The model distinguishes between the 'concrete' financial services infrastructure that is provided by the financial sector and 'soft' services that are not provided by banks but that are necessary to attract unbanked people into a relationship. These soft services include fair-priced basic financial services, accessible information about services and opportunities to build one's financial management skills and credit-rating. The role for government is to help subsidize the costs of these softer services. These subsidies are not universal, but are linked to participant skill development that will reduce the long-term cost of financial services to the low-income client. To the extent that many of the low-income clients receive income transfers from government, government has a responsibility to ensure that low-income individuals receive maximum benefit from these funds, and that the impact is not dissipated by the exorbitant fees charged by fringe banks. Moreover, the programs will assist low-income people to achieve better financial security, making them better taxpayers in the long run. At the same time, the model recognized the political reality that the public sector has to be able to contain subsidy costs.
Charitable foundations are asked to play a familiar role as funders of this effort to relieve poverty. This particular intervention, while clearly a poverty reduction strategy, is also developmental in nature. It speaks to the view among progressive charities, which anticipates that building capacity in the individual will be a sounder long-term investment in poverty reduction. This model ties nicely in with the growing interest among charities in asset-building programs. (12)
The changing face of financial services for low-income people and neighbourhoods threatens to aggravate poverty, thereby reinforcing the income inequality that led to the segmentation of the markets in the first place. Low-income people and communities are less likely than middle-income people and communities to be banked and are more likely to use fringe banks. By draining more income from the inner-city, fringe banks add more leaks to an already leaky bucket economy.
The three models considered in section two demonstrate the wide variation used to address this problem. Four Corners had the most transformative services for the clients but Desjardins micro-loan program isn't far behind if clients are able to access other Caisse Populaire services. Cash and Save is least transformative. On the other hand, Cash and Save appears to hold out the greatest hope for financial viability while Desjardins and (the now defunct) Four Corners are less so. In all cases the models demonstrate the need for several stakeholders to be involved: clients, banks, community and government as the most prominent among them.
The Winnipeg model seeks to achieve relevance to the North End's uniqueness while drawing lessons from these experiences. Offering micro-loans and special accounts, among other services, this model seeks to help financially excluded people connect with the banking system. The organizations that catalyzed the research into financial service models for the poor in Winnipeg have completed a detailed business plan with direct support from Canadian Imperial Bank of Commerce and Assiniboine Credit Union. The operations will need to be subsidized. If the results of this model are that more people become banked, then this subsidy could be justified economically and socially (not to mention politically). The Winnipeg model draws on community, government, charities and private sector support. It suggests that there is a collective responsibility to plug the financial service leaks, and that some supports are required to overcome existing barriers. By sharing costs and restricting volumes, the model has been designed to be sustainable, as opposed to self-funding.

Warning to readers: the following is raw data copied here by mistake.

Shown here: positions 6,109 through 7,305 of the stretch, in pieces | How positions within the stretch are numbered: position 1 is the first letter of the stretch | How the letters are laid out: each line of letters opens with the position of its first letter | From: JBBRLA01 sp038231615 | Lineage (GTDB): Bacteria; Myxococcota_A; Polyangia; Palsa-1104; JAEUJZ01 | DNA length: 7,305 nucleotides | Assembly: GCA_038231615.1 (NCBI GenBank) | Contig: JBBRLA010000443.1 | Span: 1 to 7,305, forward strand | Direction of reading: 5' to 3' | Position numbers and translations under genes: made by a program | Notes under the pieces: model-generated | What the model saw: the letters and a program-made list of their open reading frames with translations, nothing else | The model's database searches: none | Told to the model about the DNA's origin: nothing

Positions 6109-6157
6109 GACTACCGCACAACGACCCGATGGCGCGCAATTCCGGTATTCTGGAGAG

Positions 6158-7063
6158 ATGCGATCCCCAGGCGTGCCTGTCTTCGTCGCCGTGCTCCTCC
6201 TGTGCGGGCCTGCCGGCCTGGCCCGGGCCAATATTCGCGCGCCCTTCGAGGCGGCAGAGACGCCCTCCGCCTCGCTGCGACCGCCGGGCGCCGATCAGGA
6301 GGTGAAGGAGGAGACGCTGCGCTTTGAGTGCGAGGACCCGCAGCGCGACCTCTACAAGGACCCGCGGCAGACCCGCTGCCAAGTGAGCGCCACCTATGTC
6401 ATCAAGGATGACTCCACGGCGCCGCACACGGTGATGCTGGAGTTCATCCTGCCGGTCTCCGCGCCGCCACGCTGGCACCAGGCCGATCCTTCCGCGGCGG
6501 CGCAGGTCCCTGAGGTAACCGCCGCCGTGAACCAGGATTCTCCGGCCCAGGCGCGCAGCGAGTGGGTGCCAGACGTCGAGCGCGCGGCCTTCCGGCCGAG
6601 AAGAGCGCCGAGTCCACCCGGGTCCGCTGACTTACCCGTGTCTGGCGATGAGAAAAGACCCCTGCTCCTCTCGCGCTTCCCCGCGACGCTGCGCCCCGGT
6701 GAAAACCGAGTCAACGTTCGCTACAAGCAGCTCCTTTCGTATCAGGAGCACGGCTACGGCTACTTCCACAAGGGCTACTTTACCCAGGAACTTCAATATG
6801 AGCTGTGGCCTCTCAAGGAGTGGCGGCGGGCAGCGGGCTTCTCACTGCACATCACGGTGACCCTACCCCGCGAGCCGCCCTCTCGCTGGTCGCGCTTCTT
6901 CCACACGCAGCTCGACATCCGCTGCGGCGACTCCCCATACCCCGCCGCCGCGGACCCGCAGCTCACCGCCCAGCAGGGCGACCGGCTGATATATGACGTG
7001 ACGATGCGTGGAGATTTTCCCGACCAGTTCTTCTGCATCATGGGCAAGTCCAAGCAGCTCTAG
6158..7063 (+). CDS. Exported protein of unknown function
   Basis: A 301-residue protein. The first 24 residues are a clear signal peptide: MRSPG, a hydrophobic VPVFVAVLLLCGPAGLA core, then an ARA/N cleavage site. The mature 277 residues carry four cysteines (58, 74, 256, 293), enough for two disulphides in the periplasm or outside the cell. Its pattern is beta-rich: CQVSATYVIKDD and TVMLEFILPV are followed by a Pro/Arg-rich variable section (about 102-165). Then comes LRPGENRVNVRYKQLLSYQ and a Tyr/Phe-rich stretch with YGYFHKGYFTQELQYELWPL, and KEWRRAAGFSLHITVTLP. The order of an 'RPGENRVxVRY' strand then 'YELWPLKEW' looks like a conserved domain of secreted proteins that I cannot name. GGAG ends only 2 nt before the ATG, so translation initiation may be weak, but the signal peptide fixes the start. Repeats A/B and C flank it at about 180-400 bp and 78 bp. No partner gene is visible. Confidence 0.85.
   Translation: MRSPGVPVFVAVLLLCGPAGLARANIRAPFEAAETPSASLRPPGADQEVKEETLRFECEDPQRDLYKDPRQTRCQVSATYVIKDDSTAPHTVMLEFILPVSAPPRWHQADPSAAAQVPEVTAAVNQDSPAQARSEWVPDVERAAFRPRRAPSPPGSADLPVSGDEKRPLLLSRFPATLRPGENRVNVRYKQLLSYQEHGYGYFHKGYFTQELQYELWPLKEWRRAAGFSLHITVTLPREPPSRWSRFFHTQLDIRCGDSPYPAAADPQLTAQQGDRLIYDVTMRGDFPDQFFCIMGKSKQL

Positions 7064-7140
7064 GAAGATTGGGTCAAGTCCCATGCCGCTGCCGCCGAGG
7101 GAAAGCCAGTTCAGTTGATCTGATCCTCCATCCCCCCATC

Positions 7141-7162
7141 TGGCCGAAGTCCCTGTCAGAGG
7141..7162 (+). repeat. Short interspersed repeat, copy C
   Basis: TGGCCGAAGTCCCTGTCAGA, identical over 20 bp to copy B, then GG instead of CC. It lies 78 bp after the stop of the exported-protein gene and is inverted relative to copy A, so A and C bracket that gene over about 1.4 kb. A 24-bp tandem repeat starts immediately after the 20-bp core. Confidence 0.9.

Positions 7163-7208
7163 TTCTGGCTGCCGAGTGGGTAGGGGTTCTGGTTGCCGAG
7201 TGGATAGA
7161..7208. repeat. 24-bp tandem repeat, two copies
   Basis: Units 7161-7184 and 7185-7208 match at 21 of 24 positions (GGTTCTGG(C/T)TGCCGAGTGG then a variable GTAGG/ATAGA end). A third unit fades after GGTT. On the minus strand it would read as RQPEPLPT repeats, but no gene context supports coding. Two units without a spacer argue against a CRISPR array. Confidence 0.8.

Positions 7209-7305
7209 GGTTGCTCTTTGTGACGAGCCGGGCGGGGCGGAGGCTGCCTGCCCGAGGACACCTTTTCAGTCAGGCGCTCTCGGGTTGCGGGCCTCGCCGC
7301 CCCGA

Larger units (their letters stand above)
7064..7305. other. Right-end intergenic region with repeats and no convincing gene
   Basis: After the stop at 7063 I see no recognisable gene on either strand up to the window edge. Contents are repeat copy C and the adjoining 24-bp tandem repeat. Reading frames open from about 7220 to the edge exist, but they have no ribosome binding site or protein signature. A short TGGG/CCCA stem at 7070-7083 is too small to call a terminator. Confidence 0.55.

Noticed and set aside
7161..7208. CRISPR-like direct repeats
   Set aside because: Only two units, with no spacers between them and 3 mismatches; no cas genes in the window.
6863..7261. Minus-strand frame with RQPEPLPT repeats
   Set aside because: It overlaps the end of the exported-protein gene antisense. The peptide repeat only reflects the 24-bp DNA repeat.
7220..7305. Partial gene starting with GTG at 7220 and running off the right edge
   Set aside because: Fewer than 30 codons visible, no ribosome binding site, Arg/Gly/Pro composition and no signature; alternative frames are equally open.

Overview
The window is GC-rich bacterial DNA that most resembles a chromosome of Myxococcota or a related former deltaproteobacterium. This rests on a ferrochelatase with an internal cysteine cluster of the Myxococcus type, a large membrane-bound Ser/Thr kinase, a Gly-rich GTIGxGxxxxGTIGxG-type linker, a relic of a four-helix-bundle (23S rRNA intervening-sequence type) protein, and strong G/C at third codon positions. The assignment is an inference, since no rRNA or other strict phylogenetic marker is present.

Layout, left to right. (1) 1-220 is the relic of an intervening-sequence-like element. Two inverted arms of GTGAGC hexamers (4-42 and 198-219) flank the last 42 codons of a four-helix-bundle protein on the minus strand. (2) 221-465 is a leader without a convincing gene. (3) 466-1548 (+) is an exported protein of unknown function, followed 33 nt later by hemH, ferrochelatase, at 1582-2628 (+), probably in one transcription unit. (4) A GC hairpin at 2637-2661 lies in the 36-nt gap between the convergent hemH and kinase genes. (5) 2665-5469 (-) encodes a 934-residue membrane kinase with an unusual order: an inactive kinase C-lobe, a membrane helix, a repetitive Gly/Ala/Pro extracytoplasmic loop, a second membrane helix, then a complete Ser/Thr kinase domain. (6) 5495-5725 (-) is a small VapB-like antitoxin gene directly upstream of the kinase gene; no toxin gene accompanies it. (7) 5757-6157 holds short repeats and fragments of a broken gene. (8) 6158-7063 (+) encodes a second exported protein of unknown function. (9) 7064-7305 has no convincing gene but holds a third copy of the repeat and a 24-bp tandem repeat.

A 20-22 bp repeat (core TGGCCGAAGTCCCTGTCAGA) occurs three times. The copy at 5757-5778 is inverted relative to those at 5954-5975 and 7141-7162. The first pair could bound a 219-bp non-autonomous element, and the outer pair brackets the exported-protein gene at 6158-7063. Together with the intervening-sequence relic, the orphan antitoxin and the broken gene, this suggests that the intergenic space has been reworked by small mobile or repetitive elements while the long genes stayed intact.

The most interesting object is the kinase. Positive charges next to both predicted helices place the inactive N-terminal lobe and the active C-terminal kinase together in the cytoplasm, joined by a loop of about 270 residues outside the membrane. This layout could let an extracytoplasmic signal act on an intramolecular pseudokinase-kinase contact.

Portions of this paper are adapted from, Buckland et al., 2003. We are indebted to research assistance received from Brendan Reimer, Nancy Barbour, Amelia Curran, Rana McDonald, Kathleen Bremner and Maryanne Mutch. The idea for the study originated and was supported by several organisations including North End Community Renewal Corporation, North End (Stella) Community Ministry, the Alternative Financial Services Coalition, SEED Winnipeg and Assiniboine Credit Union. The research project was funded through the Winnipeg Inner-city Research Alliance by the Social Science and Humanities Research Council of Canada and the Canada Mortgage and Housing Corporation.
(1) Data for this study were collected in 2002-2003. Since that time in Vancouver's Downtown Eastside, Four Comers Savings Association has been closed (and a new centre, Pigeon Park Savings has opened), the micro-loan program of Federation des Caisses Desjardins du Quebec has expanded, and, as this article goes to press, the Winnipeg Community Financial Service Program is set to open its doors in September 2006.